Rio swings axe in world's 'second most profitable' business
One year ago it was dubbed the second-best business on earth behind the production of Apple iPads, but now Rio Tinto is cutting scores of senior staff from its West Australian iron ore division.
About 50 people were told late on Wednesday that their roles were no longer needed within the division, which ranks as the most profitable business in Australia's most lucrative export industry. It also is Rio's flagship, contributing close to 80 per cent of earnings.
But that exalted status has not saved it from the sort of job cuts that have swept the rest of the Australian economy in recent years.
Some of the workers are expected to be redeployed within Rio Tinto's global business, but most are expected to leave the company with redundancies.
The cuts, described within Rio as "delayering", fit within the company's drive to cut $US5 billion of costs over several years.
Rio has been scheduled to commit an extra $US5 billion in spending to its iron ore expansion program in WA later this year, and it is unclear if the latest round of redundancies will affect that decision.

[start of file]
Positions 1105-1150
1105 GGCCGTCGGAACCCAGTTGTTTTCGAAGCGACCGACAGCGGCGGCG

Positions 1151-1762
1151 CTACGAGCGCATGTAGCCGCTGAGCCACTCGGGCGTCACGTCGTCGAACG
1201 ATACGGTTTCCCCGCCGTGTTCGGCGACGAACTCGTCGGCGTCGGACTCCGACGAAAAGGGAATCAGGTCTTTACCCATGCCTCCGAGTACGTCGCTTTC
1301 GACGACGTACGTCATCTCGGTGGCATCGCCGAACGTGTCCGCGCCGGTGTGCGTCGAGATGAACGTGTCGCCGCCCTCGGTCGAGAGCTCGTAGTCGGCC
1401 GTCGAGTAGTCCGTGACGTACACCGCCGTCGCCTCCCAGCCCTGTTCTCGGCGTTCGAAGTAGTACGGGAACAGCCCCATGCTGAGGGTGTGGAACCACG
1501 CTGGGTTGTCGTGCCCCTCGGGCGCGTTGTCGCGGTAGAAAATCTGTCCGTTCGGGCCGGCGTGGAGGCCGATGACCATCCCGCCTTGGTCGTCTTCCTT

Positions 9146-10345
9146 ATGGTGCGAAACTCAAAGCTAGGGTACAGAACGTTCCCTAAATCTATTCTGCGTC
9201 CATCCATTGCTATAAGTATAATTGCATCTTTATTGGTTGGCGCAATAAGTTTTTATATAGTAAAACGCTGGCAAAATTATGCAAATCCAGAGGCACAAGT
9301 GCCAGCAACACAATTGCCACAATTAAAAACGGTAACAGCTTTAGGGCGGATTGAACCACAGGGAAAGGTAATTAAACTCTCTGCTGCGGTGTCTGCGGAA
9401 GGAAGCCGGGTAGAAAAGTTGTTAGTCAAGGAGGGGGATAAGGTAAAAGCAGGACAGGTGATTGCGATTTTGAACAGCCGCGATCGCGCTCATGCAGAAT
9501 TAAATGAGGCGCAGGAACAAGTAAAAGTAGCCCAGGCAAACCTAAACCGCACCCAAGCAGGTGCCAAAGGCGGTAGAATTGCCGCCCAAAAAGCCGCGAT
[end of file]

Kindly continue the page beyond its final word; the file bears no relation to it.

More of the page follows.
Rio's new iron ore chief, Andrew Harding, referred to a "changing internal focus, from rapid growth to consolidation, and with it constraint on capital" in an internal memo to staff over the past 48 hours.
The note indicated that many of those made redundant were in senior management positions.
"At the general manager and manager levels, the principle of minimising both the number of layers, as well as functional overlaps, has been retained. As a result, some roles no longer exist within the organisation," he wrote.
It is believed the cuts affect only the WA iron ore division, and do not affect Rio's smaller iron ore operations in Canada and Guinea.
The company has already shed hundreds of Australian staff in the past year, after closing its Sydney office and losing many of the staff from within its Melbourne office.
One Rio employee recently told BusinessDay that working inside Rio was now a vastly different proposition to just a year ago. "You ask a colleague, 'Where is such-and-such today?', and they will answer, 'Didn't you hear we got rid of him last week?'," she said.
On a positive note, Rio announced on Wednesday night that it had struck a land-use agreement with the Yindjibarndi traditional landowners, which would give the company rights to explore, mine or build in certain parts of the Pilbara.
The Yindjibarndi are the same group that have had a long dispute with Andrew Forrest's Fortescue Metals Group over land access.